Originals and Arrangements
No one knows who first gave Beethoven’s Trio Op. 11 the nickname Gassenhauer (“street song”). Neither do we know if the name was kindly intended or derogatory, chosen to boost sales or perhaps meant ironically (Heinrich Heine, for instance, would later satirize the omnipresence of a tune, sung everywhere, from Weber’s opera chorus “Wir winden dir den Jungfernkranz”).
The catchy tune in Beethoven’s final movement with variations was the vocal trio “Pria ch‘io l‘impegno” (“Before I go to work”) from the comic opera L‘Amor marinaro (The Sailor’s Love), composed in 1797 by Joseph Weigl, who was a godchild of Haydn and had been pupil of Antonio Salieri.
The aria enjoyed widespread, long-term popularity: more than 30 years after the opera’s première, Paganini still delighted Vienna audiences with variations on the same tune. Beethoven wrote his instrumental trio only half a year after the première, probably fulfilling a commission by clarinetist Joseph Bähr, who is said to have asked for variations on that theme.
We cannot know whether Beethoven even liked the theme or not…….The most extended item on the program was a work with a relatively reduced lineup of musicians, a sort of reduced court orchestra: the “Septet on 4 string and 3 wind instruments, most humbly and obediently dedicated to
Her Majesty the Empress, and played by Sirs Schuppanzigh, Schreiber, Schindlecker, Bär, Nickel, Matauschek, and Dietzel” …… which remained Beethoven’s most performed work in the course of his lifetime. Beethoven himself arranged this work with an own Opus number for Clarinet, Cello and Piano around 1802 for the Publisher Breitkopf & Härtel….
When clarinetist Kilian Herold asked composer Johannes Schöllhorn to arrange a Beethoven work for trio, Schöllhorn thought of the Bagatelles Op. 119. The idea was to add a final level to a three-level concept, Composing Beethoven, consisting in an original work by Beethoven, then one of Beethoven’s arrangements of his own works, and, finally, a work by Beethoven arranged by a 21st-century composer. Schöllhorn, already wellexperienced in creative approaches to music of the past, deconstructs the original piano texture here in such a way that the resulting sound is not too lean, but opens up new areas of freedom for the pianist’s new partners.
He has conceived a light, airy trio texture brimming with discreet punch lines, interruptions, disruptions, unexpected connections, and cello sonorities ranging from sul tasto to col legno battuto, resulting in a fond, respectful homage to Beethoven.
Ever since he won the renowned ARD Music Competition in Munich as a member of the Armida Quartet, Peter-Philipp Staemmler has been invited to perform in major music venues all over Europe, Asia, and the US. While he was still studying at the Hanns Eisler University of Music in Berlin, he won a series of outstanding national and international competitions, including the Concours de Genève and the German National Music Competition.
Staemmler’s artistic and stylistic versatility as a member of several chamber music ensembles is captured on a multitude of CD recordings. Since 2017 he has been Principal Cellist of the Frankfurt Radio Symphony.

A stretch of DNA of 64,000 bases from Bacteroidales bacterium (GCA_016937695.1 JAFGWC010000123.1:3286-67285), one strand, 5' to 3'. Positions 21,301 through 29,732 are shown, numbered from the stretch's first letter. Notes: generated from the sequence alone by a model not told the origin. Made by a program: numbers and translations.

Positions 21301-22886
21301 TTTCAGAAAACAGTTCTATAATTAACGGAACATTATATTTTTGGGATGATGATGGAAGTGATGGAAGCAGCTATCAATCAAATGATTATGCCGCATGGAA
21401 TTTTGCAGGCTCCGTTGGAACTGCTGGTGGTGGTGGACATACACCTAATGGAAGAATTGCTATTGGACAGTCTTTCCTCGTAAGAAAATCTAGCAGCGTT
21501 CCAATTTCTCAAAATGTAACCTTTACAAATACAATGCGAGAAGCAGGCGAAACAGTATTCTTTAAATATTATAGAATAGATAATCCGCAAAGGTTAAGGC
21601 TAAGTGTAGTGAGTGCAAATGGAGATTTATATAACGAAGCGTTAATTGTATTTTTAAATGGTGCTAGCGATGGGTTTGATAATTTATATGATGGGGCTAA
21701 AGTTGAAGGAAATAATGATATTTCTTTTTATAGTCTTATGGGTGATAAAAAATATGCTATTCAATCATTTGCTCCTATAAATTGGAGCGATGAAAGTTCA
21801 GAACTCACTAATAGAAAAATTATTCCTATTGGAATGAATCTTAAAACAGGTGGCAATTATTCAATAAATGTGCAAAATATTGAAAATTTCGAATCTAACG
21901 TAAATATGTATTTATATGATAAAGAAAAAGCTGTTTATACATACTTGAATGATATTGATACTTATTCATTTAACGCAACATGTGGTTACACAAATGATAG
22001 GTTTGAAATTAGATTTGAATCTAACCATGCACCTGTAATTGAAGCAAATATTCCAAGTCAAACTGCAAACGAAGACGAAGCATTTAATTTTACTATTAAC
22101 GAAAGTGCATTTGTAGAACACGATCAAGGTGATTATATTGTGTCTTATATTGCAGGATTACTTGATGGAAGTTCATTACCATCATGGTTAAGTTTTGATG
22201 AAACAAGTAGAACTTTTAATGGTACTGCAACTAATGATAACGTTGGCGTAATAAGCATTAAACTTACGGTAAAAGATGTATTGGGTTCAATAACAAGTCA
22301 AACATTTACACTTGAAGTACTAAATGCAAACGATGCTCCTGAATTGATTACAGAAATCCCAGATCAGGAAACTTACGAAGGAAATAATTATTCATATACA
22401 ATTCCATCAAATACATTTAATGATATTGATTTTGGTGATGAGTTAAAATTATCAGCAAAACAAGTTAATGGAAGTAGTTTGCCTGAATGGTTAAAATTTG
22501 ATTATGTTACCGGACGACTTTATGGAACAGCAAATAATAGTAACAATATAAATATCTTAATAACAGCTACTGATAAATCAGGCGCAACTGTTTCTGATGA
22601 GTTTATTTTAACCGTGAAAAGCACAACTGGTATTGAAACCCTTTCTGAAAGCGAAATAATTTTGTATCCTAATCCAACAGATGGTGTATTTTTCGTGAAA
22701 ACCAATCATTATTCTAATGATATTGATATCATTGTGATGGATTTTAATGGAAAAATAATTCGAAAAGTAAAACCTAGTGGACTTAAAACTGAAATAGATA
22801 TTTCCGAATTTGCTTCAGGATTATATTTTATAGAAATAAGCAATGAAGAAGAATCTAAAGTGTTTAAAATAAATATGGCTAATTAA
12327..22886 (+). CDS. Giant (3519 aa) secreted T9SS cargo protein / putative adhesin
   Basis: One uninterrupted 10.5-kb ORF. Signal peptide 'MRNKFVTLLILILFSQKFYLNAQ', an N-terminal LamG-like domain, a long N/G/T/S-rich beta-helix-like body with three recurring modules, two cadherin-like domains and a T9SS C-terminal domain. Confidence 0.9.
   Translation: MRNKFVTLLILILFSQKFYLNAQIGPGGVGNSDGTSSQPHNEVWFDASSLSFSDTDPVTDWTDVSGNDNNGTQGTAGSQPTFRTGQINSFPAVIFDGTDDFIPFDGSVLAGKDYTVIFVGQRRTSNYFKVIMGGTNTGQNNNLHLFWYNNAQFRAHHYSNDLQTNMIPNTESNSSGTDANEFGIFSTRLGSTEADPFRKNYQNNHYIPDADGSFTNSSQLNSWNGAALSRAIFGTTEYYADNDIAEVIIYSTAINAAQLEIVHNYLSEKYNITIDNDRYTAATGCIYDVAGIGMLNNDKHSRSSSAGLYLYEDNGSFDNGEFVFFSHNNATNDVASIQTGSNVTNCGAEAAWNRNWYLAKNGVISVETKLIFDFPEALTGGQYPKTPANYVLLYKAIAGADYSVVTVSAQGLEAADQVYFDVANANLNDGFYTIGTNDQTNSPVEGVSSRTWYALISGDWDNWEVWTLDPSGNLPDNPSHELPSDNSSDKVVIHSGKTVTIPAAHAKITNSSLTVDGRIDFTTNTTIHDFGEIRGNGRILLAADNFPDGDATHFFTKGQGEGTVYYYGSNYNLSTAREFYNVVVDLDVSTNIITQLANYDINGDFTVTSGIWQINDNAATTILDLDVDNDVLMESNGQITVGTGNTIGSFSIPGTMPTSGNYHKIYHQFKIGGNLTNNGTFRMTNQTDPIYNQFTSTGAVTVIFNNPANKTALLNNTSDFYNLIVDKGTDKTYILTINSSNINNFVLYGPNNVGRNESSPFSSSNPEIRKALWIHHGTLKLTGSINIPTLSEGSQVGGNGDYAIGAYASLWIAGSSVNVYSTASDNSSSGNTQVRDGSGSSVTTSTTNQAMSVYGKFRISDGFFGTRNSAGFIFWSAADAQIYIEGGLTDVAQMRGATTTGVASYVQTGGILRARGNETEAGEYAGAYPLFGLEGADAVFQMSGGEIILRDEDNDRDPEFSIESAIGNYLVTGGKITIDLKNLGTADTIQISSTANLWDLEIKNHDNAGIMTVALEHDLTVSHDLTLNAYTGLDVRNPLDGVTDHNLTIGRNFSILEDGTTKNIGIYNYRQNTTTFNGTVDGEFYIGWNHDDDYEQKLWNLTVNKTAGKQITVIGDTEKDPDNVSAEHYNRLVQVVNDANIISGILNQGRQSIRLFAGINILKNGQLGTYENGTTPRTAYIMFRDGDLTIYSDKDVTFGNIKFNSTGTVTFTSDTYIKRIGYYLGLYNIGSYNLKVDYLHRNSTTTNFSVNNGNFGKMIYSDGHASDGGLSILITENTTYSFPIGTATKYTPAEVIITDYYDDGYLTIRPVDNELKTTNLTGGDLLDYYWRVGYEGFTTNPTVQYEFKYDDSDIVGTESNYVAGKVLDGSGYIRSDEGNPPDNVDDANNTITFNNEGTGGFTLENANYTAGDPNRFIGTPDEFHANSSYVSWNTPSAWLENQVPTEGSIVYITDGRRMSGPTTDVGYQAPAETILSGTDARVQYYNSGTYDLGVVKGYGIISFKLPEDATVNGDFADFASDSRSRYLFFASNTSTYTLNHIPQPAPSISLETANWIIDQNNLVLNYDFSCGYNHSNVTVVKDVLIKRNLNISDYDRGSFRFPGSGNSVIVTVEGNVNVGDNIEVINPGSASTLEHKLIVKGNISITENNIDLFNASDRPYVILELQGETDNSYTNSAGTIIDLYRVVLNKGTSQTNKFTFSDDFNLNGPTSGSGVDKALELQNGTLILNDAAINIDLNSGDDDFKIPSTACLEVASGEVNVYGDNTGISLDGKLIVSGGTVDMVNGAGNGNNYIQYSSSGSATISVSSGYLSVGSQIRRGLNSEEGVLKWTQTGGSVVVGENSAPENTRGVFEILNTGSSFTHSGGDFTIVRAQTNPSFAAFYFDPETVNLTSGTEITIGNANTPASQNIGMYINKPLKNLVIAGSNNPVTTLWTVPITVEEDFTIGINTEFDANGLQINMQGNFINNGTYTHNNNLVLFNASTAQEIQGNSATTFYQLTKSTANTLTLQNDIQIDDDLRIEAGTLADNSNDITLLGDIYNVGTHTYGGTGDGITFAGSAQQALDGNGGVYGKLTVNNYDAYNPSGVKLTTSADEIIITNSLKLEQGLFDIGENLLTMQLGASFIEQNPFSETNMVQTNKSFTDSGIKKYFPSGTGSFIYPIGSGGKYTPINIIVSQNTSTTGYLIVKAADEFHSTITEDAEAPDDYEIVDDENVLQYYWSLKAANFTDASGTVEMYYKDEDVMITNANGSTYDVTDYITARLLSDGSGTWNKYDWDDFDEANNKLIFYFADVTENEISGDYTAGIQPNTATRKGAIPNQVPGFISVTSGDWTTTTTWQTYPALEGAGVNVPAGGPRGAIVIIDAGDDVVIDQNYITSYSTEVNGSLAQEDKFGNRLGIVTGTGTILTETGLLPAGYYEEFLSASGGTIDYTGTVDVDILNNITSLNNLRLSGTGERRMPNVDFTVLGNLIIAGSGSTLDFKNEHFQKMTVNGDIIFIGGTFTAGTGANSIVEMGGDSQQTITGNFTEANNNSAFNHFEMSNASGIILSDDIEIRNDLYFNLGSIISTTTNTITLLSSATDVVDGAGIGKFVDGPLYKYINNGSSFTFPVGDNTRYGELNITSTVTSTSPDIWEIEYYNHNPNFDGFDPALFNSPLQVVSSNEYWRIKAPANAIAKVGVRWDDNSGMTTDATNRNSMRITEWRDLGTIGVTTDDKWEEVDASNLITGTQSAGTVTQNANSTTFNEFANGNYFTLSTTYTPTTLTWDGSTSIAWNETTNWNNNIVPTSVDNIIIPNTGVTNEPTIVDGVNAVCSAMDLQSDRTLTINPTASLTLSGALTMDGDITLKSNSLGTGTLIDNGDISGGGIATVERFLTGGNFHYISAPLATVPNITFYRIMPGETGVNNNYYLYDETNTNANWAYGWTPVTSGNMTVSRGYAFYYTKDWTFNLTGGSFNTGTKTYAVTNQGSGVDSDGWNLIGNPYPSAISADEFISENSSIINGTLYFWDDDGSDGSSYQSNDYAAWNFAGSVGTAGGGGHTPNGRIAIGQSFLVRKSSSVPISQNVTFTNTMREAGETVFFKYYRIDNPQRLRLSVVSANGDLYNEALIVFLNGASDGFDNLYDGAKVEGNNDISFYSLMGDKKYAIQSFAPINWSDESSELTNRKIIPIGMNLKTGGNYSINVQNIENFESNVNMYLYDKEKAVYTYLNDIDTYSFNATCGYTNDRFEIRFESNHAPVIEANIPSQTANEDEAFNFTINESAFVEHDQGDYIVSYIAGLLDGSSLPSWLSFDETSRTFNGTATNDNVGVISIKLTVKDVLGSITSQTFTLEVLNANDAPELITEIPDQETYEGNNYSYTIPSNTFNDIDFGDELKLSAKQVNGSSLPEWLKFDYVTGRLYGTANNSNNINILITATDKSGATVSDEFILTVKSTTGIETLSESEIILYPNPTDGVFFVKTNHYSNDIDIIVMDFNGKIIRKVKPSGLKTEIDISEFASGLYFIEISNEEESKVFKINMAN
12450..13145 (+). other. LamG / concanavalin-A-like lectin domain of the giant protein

Known as a multifaceted chamber musician, a renowned clarinet soloist, and a high-profile orchestra musician, Kilian Herold is one of the most interesting and versatile clarinetists of his generation. After having held the post of Principal Clarinet at the Deutsche Kammerphilharmonie Bremen and the SWR Symphony Orchestra, he was appointed Professor of Clarinet at Freiburg University of Music in 2016.
Herold is frequently invited to guest with the Berlin Philharmonic and the Bavarian Radio Symphony Orchestra, and can be regularly seen and heard at a number of international chamber music and contemporary music festivals.
Hansjacob Staemmler is Professor of Chamber Music and Piano Accompaniment/Coaching at Frankfurt University of Music and Performing Arts, after having previously taught at the music universities of Berlin, Freiburg, and Karlsruhe. For many years, he has been pursuing a wide-ranging career as soloist, chamber musician, and vocal accompanist. His activities focus on chamber music in a number of different formations. Already during his studies, he performed on a regular basis as a chamber musician with soloists of the Berliner Philharmoniker orchestra in the Ensemble Berlin.
Since then, Hansjacob Staemmler has been collaborating with renowned instrumentalists and vocalists in a great variety of chamber music formations, ranging from duos to sextets. As a piano soloist, he has given recitals as well as concerts with orchestras. His artistic pursuits are likewise documented on several CD releases, along with numerous recordings for radio broadcast (Deutschlandradio Kultur, Bayrischer Rundfunk, Südwestfunk, and others). “Composing Beethoven,” Staemmler’s most recent chamber music CD featuring Beethoven’s clarinet trios with Kilian Herold (clarinet) and Peter-Philipp Staemmler (cello), was nominated for the German Record Critics’ Prize.
In duo formation with his brother, Peter-Philipp Staemmler (cello), Hansjacob was awarded the First Prize at the 2009 National Music Competition and chosen for the “Young Artist Concerts” national selection. Hansjacob Staemmler studied piano with Prof. Georg Sava at the Hanns Eisler University of Music in Berlin, completing his training with active participation in masterclasses imparted by Daniel Barenboim and Menahem Pressler. Oboist Burkhard Glaetzner has exerted a decisive influence on Staemmler’s artistic development: with Glaetzner, he has premiered a number of works by major contemporary composers.